"Climate change has basically wiped out about seven years of improvements in agricultural productivity over the past 60 years."
Since 1960 about 21 percent of global agriculture production, including livestock, tree farming, and traditional crops such as corn and soybeans, has been negatively impacted by climate change, according to a new study.
In the research published today in Nature Climate Change agriculture production is defined not just as crop yields or the amount of food or livestock grown, but the overarching energy and input it takes to produce food. This includes manual labor, fertilizers, water, and land. Unsurprisingly, agriculture production worldwide has grown over the last 60 years as a result of improved technologies and more efficiency, primarily in higher income countries.
But the new study provides the latest evidence that climate change—and the subsequent increase in droughts, flooding, and extreme heat—has held back agricultural gains and impeded global food security efforts.
"People don't yet realize that the climate has already changed," Ariel Ortiz-Bobea, a Cornell economist and lead author of the new study, told EHN. "That's not something that we often talk about, just about what the impacts will be 50 years from now."
Climate change wipes out improvements
Using models similar to those created by climatologists to predict future climate trends, Ortiz-Bobea and his team charted climate data between 1960 and 2020, and compared it to a model where human-caused climate change never occurred.
They compared the "total factor productivity" between models: how does actual agricultural productivity over time compare to what it could have been without climate change?
"Climate change has basically wiped out about seven years of improvements in agricultural productivity over the past 60 years," Ortiz-Bobea said in a statement.
In other words, if the world were to wave a magic wand and halt the planetary changes associated with greenhouse gas emissions and a warming climate, global agricultural production would have reached the level it is today back in 2013, said Ortiz-Bobea.
Ortiz-Bobea compared the situation to someone running with a strong wind at their front: As a runner attempts to make their way to the finish line, the wind is constantly pushing them back. They're making progress but it's slow compared to a windless day. In this scenario, climate change is the strong wind and the runner's progress is farm production growth.
He noted that if climate change gets worse, a growing possibility as countries fail to set commitments that meet Paris Agreement targets, it's only a matter of time until agriculture production stalls. "[Climate change has] been happening for years, and as the magnitude keeps rising and rising it's going to get harder to ignore," he said
Ortiz-Bobea wasn't expecting such a significant difference in farm production between models with and without climate change. "I didn't even think that the result would be statistically significant," he said. "I was expecting something much smaller, something almost imperceptible. But no matter how we sliced the data or looked at different variations of the econometric model, it was pretty consistent that it's a substantial negative effect."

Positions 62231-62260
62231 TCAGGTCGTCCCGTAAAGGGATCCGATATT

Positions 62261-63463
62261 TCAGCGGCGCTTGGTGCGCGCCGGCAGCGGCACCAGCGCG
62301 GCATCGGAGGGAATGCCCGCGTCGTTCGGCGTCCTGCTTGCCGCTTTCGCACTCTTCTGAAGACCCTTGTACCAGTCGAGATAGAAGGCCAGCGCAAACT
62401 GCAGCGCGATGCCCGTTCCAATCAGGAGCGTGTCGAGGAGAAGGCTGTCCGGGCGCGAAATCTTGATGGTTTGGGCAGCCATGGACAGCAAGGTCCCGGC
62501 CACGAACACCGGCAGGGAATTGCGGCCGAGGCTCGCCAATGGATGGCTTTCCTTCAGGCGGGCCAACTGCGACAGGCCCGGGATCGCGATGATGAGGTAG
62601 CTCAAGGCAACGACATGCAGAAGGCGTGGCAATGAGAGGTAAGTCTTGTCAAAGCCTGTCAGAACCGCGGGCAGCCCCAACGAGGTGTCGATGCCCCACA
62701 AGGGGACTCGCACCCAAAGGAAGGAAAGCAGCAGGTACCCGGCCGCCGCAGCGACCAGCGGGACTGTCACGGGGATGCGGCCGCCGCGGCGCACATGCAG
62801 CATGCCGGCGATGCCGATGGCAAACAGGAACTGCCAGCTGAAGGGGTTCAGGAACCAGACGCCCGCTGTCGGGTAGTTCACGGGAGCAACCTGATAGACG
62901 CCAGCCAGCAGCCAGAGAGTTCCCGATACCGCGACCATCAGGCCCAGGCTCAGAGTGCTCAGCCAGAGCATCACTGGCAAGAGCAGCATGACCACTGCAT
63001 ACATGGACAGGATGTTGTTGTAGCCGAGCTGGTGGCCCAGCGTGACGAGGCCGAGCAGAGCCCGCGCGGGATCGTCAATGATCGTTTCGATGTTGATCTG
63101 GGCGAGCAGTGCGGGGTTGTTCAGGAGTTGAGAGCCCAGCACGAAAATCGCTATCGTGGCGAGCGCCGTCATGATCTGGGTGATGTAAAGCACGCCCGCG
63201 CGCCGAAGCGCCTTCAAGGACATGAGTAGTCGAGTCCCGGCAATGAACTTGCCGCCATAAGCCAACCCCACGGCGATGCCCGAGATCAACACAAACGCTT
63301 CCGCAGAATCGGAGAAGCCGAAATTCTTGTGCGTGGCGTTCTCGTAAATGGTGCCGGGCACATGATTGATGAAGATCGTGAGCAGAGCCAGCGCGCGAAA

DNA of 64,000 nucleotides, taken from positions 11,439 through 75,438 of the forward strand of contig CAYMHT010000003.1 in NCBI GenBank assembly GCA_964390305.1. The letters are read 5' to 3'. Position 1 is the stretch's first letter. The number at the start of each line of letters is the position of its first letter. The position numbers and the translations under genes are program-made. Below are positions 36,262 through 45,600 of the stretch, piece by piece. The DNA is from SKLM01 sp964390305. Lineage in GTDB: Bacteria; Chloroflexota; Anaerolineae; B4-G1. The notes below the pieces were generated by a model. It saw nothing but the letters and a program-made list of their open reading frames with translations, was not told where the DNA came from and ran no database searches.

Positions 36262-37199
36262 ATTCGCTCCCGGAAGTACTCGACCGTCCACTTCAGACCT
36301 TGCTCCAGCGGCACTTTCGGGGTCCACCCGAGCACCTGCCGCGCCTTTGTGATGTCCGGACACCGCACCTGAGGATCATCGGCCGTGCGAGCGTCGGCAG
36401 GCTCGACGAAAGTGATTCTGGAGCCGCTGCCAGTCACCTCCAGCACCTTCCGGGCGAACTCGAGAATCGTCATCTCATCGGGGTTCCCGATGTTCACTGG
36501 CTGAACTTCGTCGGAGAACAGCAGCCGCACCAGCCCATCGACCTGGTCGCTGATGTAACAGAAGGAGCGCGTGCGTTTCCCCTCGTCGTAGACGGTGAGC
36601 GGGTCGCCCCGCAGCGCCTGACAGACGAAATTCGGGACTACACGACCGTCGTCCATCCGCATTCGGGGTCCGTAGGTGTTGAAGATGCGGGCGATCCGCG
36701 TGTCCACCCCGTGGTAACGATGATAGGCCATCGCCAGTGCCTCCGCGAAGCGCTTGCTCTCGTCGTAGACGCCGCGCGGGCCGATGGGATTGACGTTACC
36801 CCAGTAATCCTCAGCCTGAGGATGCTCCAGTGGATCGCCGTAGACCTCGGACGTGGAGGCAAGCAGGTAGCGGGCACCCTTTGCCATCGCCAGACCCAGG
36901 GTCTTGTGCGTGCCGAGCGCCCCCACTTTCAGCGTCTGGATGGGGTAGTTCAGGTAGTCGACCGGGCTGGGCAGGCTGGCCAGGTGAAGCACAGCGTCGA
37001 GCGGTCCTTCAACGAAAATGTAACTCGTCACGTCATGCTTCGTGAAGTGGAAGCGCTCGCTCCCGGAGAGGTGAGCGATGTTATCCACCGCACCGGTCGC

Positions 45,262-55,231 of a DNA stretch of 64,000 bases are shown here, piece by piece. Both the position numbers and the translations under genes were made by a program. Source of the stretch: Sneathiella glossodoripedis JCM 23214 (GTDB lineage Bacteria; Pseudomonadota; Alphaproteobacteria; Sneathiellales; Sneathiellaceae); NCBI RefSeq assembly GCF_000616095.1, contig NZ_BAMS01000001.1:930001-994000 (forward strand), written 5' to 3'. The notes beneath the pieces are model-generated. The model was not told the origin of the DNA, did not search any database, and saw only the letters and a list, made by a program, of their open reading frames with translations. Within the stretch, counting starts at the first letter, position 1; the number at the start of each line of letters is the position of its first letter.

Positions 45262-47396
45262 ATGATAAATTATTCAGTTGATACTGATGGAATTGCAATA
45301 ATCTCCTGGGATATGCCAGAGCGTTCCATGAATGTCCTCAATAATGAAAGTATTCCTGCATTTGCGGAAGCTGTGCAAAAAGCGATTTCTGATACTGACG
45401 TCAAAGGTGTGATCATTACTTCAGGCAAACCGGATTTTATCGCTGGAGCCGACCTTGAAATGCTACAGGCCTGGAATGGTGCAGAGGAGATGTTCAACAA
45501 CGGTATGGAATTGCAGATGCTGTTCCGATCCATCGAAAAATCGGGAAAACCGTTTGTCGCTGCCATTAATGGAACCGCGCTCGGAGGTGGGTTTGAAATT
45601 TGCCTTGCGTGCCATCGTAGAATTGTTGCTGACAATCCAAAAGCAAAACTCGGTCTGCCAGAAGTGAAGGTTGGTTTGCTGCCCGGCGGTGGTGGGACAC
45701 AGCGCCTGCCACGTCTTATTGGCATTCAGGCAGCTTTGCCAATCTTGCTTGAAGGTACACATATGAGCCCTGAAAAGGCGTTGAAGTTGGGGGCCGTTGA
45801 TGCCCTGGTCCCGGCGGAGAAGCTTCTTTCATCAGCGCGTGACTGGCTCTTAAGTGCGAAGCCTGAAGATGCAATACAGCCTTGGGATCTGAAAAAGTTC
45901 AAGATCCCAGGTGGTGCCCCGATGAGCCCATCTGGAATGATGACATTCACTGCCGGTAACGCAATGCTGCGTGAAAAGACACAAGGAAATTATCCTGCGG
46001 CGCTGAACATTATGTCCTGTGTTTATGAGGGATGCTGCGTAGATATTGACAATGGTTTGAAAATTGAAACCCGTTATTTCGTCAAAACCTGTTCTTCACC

Developing countries suffer
Farm nursery in Cape Town, South Africa. (Credit: Anaya Katlego/Unsplash)
The greatest climate impacts are seen in countries that are historically warmer such as those in Africa, Latin American, and Asia. As developing regions are often without the same technological advancement or management systems for agriculture, they face the greatest losses as unpredictable weather and warming events threaten crops and livestock. Ortiz-Bobea noted that this issue is as much an equity issue as it is an economic one.
The agriculture sector faces a unique problem in the way of climate change. Historically, the industry has relied on unsustainable practices that further greenhouse gas emissions. One example is in Brazil, where massive Amazon deforestation has taken place in an attempt to grow the country's economy around cattle and soybean farming. The transformation of forests, a crucial carbon sink, into crop lands also contributes to rises in atmospheric carbon levels.
In addition, increased global meat consumption and subsequent cattle production is a common source of methane emissions, a greenhouse gas about 86 times more potent than carbon dioxide.
So what is the best way to produce more food without contributing to a cycle of climate change?
Ortiz-Bobea said that the solution is in a mix of mitigation and adaptation. "Despite all the new, very exciting technologies that we are coming up with like CRISPR, they will still take decades to have an impact." CRISPR is an increasingly popular technology that allows geneticists to modify DNA sequences and gene functions. Often touted as the solution to harmful birth defects in human genomes, conversations have arisen around the use of gene editing to increase food production for a rapidly growing population.
Ortiz-Bobea also highlighted the potential for soil-based strategies. "There are ways to increase soil health that allow soils to improve their water holding capacity, for example," he said. "And so that improves the crop yields and allows farmers to weather the storm, no pun intended there, while at the same time it helps capture carbon from the atmosphere."
Banner photo credit: Leon Ephraïm.Unsplash